Beginner Watercolor Landscape Tutorial Using Negative Space Techniques

This article delves into the art of creating a basic watercolor landscape for beginners, focusing on the utilization of negative space techniques.

Beginner Watercolor Landscape Tutorial Using Negative Space Techniques
Beginner negative space landscape study by Robert Joyner

In this blog post, we will explore how to paint a simple, beginner watercolor landscape using negative space techniques, emphasizing the importance of planning, composition, and value hierarchy.

Watercolor painting can be both a captivating and challenging artistic endeavor. One technique that can elevate your watercolor landscape paintings to new heights is utilizing negative space effectively.

Negative space refers to the unmarked, untouched areas surrounding the main subject, and it plays a pivotal role in creating balance, depth, and visual interest in your artwork.

Let's get started with how to paint simple watercolor landscape for newbies

Now that you know where this is going, we can start to learn beginner tips for creating awesome watercolor landscapes for beginners. The video covers a lot of useful ideas but be sure to read more below.

Materials List

Before diving into the process, let's gather the necessary materials for this watercolor landscape project:

  1. Watercolor paints: A basic set of watercolor paints in primary colors (red, blue, yellow) and secondary colors (orange, green, violet).
  2. Watercolor paper: Choose a high-quality, acid-free watercolor paper with a weight of at least 140lb (300gsm) to prevent buckling when water is applied.
  3. Watercolor brushes: Invest in a set of high-quality brushes, including round brushes (size 2, 6, 10) and a large flat brush for washes.
  4. Water container: A jar or cup to hold clean water for rinsing brushes.
  5. Palette: A watercolor palette for mixing and diluting colors.
  6. Masking tape: To secure your paper during the painting process and achieve clean edges.
  7. Pencil and eraser: For sketching your composition lightly before painting.
  8. Paper towels or sponges: For blotting and controlling water on your paper.

Here's an article that covers the watercolor materials I use and recommend for all levels. Check it out when you have time.

The Ultimate Guide to Choosing the Best Watercolor Supplies
Whether you’re a beginner or an experienced artist, choosing the right watercolor supplies is crucial to achieving stunning results.

Simplifying the Composition

When painting a watercolor landscape, it's essential to keep the composition simple and uncluttered. This simplification allows you to focus on negative space and create a powerful visual impact.

Start by choosing a subject that features a clear focal point, such as a lone tree, a mountain, or a boat on a still lake. Avoid overly complex scenes with multiple elements, as they can overwhelm both the artist and the viewer.

Plan Your Techniques Before You Start

Before touching the paintbrush to the paper, it's crucial to have a clear plan in mind. Consider the techniques you'll use to convey various elements of the landscape. For instance:

  1. Negative Space Wash: Create a background wash by applying a light, diluted wash of blue or warm colors to represent the sky or distant hills. Leave the areas where the main subject will be untouched to create negative space.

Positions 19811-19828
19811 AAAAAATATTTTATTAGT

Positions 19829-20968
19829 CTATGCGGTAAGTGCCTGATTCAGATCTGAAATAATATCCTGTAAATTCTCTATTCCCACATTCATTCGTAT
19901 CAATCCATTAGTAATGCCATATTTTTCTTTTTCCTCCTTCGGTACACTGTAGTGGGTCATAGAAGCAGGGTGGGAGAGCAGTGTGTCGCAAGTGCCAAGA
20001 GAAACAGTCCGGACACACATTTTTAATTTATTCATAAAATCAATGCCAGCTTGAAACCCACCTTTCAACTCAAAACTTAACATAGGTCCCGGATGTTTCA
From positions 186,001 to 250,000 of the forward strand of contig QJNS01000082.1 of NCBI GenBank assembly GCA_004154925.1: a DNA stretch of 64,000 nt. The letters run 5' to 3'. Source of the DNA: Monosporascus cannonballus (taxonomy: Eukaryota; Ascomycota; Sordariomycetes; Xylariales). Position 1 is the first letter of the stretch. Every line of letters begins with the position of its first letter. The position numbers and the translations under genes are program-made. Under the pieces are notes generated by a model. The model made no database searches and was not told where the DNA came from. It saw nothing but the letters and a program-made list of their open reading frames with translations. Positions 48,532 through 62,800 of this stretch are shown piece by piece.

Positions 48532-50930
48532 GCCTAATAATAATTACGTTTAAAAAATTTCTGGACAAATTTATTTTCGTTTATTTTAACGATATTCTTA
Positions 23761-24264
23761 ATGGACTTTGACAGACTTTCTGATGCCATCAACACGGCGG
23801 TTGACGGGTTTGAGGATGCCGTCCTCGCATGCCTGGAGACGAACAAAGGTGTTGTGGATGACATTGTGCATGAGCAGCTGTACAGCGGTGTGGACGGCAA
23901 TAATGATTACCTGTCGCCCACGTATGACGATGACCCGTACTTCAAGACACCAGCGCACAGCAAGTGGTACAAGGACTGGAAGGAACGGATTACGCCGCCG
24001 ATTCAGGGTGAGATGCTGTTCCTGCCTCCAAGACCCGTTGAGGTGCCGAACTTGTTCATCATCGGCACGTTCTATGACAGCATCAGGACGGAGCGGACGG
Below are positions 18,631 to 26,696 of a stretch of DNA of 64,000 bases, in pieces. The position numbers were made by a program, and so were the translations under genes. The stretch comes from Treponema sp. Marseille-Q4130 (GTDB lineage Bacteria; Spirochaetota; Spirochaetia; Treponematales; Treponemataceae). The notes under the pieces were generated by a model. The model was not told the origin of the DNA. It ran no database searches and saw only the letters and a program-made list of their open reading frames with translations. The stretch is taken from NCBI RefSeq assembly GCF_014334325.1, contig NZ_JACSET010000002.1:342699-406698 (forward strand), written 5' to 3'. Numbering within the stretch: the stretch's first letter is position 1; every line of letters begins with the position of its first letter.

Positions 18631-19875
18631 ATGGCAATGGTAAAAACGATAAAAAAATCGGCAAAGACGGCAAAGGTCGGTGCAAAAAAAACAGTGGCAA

2. Wet-on-Wet: Apply a wet wash on the paper first and then drop in more concentrated pigment for trees, mountains, or reflections on water. The wet-on-wet technique allows colors to blend seamlessly and organically.
  3. Dry Brush: For textural elements like grass or rocks, use the dry brush technique by applying a slightly dry brush loaded with paint to create textured strokes.
  4. Lifting: Utilize lifting techniques to remove paint selectively and create highlights or lighter areas, such as clouds or sunlit spots on the landscape.
Beginner Watercolor Landscape Tutorial Using Negative Space Techniques
Beginner watercolor landscape study by Robert Joyner

Always Consider Value Hierarchy

Value hierarchy refers to the arrangement of light and dark areas in your painting to establish a sense of depth and dimension. Plan your painting by identifying the main light source and determining the areas of high contrast and low contrast. The focal point should have the highest contrast to draw the viewer's eye.

Start with a light pencil sketch to map out the areas of your painting and the distribution of positive and negative spaces. Consider how light falls on the landscape and use that knowledge to determine the placement of shadows and highlights. Keep in mind that negative space can be as expressive and impactful as the subject itself.

Hey, are you looking for fresh watercolor ideas for your next masterpiece? If so, read the article below;

60 Easy Watercolor Painting Ideas for Beginners
Discover 60 easy watercolor painting ideas for beginners in our ultimate guide to this captivating medium. Unleash your creativity today!


Watercolor landscapes are a captivating way to express your artistic vision, and embracing negative space techniques adds an extra layer of depth and sophistication to your artwork.

By simplifying the composition, planning your techniques in advance, and considering value hierarchy, you can create stunning watercolor landscapes that draw viewers into your painted world.

Remember, watercolor painting is a journey of experimentation and practice, so don't be afraid to explore various techniques and styles to find your unique artistic voice. Happy painting!